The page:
5) Use gesture, pictures and props to help you out - if you are teaching new words, for example, it really is true that a picture speaks 1000 words. Don't over-complicate things for yourself. What do you think is easier - saying "What's a word for a ceremony where two people promise to love each other forever, marked by the exchanging of a ring?", or just showing them a picture of a wedding? When teaching lower levels, you might sometimes feel as if you are playing charades - this is fine, and all part of the fun! The more expressive you are, the more easily your students will understand you. If you have a whiteboard, you can always add drawings, scales or timelines to help illustrate what you are trying to say.

6) Learn a new language - a slightly extreme step, but it helps! Learning a new language puts you in the shoes of your students. You'll know how they feel when an English native speaker overloads them with "natural" language, and you'll understand how much they appreciate slow, simple instructions. You'll find out what helps you learn, and it will make you a better teacher in general, as you'll gain an understanding of how hard it is not only to understand your teacher but also to remember what you have learnt from one lesson to the next.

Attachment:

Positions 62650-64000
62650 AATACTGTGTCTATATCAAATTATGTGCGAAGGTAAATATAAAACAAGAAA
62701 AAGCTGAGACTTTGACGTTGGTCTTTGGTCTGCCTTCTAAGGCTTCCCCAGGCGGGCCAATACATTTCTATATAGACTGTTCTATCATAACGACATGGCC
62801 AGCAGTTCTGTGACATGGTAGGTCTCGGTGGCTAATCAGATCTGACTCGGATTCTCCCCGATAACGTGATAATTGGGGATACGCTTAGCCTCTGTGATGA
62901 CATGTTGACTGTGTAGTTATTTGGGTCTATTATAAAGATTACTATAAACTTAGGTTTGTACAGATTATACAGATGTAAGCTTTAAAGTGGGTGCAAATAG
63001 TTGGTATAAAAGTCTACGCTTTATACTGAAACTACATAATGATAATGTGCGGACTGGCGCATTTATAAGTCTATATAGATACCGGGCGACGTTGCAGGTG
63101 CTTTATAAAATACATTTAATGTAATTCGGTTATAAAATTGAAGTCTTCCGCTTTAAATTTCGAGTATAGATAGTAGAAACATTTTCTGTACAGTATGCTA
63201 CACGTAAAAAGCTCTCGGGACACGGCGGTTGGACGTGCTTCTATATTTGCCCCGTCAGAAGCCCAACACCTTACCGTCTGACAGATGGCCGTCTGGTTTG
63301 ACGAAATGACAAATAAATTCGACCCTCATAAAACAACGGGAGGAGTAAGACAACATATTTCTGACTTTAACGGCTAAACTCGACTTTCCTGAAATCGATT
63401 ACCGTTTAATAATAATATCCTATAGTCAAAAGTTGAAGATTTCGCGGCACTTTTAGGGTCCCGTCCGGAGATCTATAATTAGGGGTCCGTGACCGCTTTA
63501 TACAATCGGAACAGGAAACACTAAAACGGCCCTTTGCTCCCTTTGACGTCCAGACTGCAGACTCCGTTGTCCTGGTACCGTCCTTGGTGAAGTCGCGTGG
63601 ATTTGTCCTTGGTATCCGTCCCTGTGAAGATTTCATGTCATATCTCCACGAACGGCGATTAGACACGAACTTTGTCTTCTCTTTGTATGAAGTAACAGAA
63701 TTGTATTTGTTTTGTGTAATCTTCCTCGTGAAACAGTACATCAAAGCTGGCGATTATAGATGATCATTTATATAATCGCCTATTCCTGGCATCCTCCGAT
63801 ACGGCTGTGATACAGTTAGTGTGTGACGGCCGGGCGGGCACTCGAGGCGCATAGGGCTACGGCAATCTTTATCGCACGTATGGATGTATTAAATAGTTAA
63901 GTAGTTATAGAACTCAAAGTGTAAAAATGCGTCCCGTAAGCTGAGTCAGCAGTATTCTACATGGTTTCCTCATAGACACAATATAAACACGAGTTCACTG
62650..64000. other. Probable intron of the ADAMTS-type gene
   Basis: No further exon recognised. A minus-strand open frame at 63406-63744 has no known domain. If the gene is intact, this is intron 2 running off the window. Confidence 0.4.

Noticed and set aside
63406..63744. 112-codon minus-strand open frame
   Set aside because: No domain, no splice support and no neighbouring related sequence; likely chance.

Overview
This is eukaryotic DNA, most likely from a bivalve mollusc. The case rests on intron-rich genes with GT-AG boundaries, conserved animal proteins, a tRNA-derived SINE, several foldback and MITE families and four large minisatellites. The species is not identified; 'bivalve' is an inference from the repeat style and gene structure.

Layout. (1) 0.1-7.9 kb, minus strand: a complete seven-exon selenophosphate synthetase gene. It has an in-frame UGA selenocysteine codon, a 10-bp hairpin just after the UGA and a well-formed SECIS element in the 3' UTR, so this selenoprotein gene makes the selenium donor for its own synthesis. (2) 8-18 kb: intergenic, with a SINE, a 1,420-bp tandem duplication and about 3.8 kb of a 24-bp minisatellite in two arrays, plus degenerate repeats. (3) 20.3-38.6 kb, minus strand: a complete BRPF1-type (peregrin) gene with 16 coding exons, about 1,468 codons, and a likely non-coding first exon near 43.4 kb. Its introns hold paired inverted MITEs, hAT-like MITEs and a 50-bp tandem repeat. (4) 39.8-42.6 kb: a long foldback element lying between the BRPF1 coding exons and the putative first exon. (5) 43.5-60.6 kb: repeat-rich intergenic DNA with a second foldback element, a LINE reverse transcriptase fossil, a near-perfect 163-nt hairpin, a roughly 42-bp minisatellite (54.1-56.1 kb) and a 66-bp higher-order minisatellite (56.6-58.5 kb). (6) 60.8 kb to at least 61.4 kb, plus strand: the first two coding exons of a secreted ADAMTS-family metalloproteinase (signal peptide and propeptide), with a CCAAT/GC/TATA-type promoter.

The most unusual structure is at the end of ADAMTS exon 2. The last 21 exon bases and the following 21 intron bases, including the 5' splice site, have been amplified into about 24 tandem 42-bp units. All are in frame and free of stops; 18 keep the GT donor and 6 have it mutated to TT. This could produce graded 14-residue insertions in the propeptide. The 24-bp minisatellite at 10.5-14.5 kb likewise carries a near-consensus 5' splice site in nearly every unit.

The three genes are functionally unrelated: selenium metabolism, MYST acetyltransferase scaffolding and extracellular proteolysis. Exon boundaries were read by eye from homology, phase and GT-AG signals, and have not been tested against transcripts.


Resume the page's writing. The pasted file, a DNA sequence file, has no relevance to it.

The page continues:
7) Script your teacher language - instead of going in to a lesson with no plan, no instructions to yourself other than "explain the term 'easy-going'", plan it beforehand. You might think that you know a word, but how do you explain it in the simplest way possible? Try it now, quickly - what does 'appreciate' mean? How about 'please'? It can be tricky to think of explanations on the spot. If you plan your "script" before your lesson, you can work on exactly how to word it. Plus, you'll feel more confident when you have the words in front of you, rather than trying to make it up as you go.

8) Look at the grammar/vocabulary that they already know - this generally means looking in the text book that your class is currently using, and only going above that when you're teaching something new. So, avoid words like "spectacular" or "brilliant" if they have only just learnt "good". If they can barely create a sentence using "if", then asking something like "What would you do if...?" will mean nothing to them. In effect, you are toning your language down as much as possible - simplifying it and stripping it down to the bare bones. Let's take a sentence like "What would you say about restaurants in Prague? Do you generally find them to be positive or negative experiences?" - how many elementary level students do you think would understand that? What's a simpler way to say it? You could just say "Are restaurants in Prague good? Do you like to go to restaurants?".